So now I’m done with my first quarter of actual game programming at DePaul University. The culmination of my work over these first 10 weeks can be seen in this video on YouTube:
This project was created in five parts. The first part was the scene graph, which is just a node object that has a parent, child, and sibling. Make a ton of them and connect them all together and you have a tree. Professor Keenan gave us a bunch of unit tests that our tree had to pass and I was pretty surprised by how hard it was to make sure they all actually passed. But in the end we made a great scene graph.
The second part was a memory system, which was by far the hardest part of this whole thing. It was an elaborately debuggable system based on the Windows Heap API. Very complex, lots of pointer math, but I was so impressed by the whole concept that I’m going to do an independent study over the summer where I build a more in depth memory module for DePaul’s Azul project.
The third part was a file I/O system, which is currently just a simple Win32 wrapper. This was much simpler compared to the memory system.
The fourth part was the Math library, at least the Vector and Matrix portions of it. We are adding quaternions next quarter. This was more of an operator-overloading lesson for C++ than anything else. The math was pretty simple, but to get the operators to do what we wanted was harder.
The fifth part was the graphics system, where we took a simple OpenGL demo and built it into whatever we wanted. The requirements were to use the scene graph we made, cull objects against the camera frustum, and instantiate a bunch of our objects. It was hard because we were left to our devices to figure out how to do most of this stuff. Each week in class Prof. Keenan would go through the process of refactoring or building a small part of what we needed, but a bunch of it was left to us.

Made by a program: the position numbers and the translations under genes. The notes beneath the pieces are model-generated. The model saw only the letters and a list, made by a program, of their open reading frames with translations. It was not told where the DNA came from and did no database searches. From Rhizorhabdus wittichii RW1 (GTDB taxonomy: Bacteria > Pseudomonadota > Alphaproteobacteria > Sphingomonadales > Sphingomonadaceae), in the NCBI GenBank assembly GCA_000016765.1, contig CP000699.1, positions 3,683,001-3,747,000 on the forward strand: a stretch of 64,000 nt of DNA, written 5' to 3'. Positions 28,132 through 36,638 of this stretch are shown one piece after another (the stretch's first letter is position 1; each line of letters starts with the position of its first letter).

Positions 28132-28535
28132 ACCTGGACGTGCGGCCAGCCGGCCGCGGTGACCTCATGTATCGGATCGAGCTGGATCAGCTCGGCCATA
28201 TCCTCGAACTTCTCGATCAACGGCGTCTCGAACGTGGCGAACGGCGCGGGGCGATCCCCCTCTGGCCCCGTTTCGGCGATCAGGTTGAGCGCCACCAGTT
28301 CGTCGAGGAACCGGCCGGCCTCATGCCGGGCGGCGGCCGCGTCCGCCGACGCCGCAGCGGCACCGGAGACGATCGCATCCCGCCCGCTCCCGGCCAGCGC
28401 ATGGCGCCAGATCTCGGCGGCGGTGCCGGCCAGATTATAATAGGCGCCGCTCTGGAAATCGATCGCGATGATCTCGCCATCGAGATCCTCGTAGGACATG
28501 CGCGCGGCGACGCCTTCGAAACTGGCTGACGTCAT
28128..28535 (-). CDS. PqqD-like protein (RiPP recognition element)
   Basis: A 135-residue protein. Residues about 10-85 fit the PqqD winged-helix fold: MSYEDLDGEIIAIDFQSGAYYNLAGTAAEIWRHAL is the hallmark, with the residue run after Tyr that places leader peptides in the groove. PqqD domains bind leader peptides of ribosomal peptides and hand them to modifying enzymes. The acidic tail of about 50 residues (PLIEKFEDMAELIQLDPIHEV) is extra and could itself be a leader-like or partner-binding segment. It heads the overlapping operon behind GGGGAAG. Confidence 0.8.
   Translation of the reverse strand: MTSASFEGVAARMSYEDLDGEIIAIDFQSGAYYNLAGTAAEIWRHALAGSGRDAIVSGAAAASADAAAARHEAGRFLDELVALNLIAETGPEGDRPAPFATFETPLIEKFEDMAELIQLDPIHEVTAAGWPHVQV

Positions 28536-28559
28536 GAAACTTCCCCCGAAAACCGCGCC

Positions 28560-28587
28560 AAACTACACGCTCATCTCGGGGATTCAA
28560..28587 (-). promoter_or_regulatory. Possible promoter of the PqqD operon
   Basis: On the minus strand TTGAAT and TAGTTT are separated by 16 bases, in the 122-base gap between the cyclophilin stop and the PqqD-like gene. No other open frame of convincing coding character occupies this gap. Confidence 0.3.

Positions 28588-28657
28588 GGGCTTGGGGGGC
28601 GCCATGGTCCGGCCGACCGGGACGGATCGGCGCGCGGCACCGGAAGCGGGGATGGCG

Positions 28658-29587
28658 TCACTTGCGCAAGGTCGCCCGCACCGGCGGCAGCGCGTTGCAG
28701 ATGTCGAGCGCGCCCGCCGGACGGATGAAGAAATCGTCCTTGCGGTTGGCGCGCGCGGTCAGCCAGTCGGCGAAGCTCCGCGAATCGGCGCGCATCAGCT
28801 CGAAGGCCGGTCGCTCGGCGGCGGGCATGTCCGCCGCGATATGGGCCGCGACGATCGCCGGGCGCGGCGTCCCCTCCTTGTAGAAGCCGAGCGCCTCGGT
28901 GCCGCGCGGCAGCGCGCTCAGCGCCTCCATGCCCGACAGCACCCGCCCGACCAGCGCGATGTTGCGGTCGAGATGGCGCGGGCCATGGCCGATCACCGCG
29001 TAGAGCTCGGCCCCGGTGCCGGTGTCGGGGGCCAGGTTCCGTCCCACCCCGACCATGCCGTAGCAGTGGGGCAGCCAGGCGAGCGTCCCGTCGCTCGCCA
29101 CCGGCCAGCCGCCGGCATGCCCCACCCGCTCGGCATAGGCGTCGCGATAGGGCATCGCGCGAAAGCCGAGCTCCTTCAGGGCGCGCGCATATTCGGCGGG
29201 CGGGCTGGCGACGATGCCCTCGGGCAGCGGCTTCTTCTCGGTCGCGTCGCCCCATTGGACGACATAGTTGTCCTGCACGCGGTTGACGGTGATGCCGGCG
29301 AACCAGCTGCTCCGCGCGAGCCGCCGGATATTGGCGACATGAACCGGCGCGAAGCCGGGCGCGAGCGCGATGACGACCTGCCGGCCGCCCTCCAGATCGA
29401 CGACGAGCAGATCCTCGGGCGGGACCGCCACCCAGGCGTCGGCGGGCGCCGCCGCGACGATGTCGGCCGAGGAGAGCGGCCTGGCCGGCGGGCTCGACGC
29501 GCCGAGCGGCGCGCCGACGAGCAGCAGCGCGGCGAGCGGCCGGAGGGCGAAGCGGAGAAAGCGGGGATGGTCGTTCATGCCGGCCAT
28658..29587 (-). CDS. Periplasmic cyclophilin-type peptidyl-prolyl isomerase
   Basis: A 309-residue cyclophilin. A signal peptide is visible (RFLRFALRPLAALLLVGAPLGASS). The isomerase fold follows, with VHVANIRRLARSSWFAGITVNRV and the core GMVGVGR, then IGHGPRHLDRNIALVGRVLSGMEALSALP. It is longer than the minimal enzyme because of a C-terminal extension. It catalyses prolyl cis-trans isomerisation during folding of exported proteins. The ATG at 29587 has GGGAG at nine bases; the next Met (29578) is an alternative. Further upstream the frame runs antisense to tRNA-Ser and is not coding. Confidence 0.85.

This proved to be a fascinating lesson. Rather than worry about finding The One Right Way to do something, as I used to do, I learned to just hack something together to get what I wanted, and then refactor the functioning code into a proper system. This is a much more effective and iterative way to get things done, and it was a lesson I don’t think I would be able to learn any other way. It was terrific.
So where to go from here? We have a number of steps we will be taking next quarter, but that doesn’t mean I intend to sit on my laurels in the meantime! I have four objects in the code as it stands – the pyramid, the cube, the doughnut, and an object that is essentially the parent that holds all 36 of those objects into a DNA shape. These represent four classes in my code. Each of these classes has a file for its overall representation or model, and a class that represents an instance of that object.
I want to abstract this into two classes. One will be the equivalent of Game Coding Complete’s Actor class – a generalized class that holds an OpenGL VBO with however many vertices this object needs, its location in the world, and anything else I may need for it. The other class will represent an instance of one of these objects.
In the end, this code will not function any differently, but internally it will be much simpler. It will also be more data-driven, as each of these objects will have a source file that its info is read from.
I hope to update here on a weekly basis of what I am changing in my system. As the months and years go by I hope to see it improve from what it is now to a fully realized game engine. I think even the next 10 weeks are going to show a drastic improvement.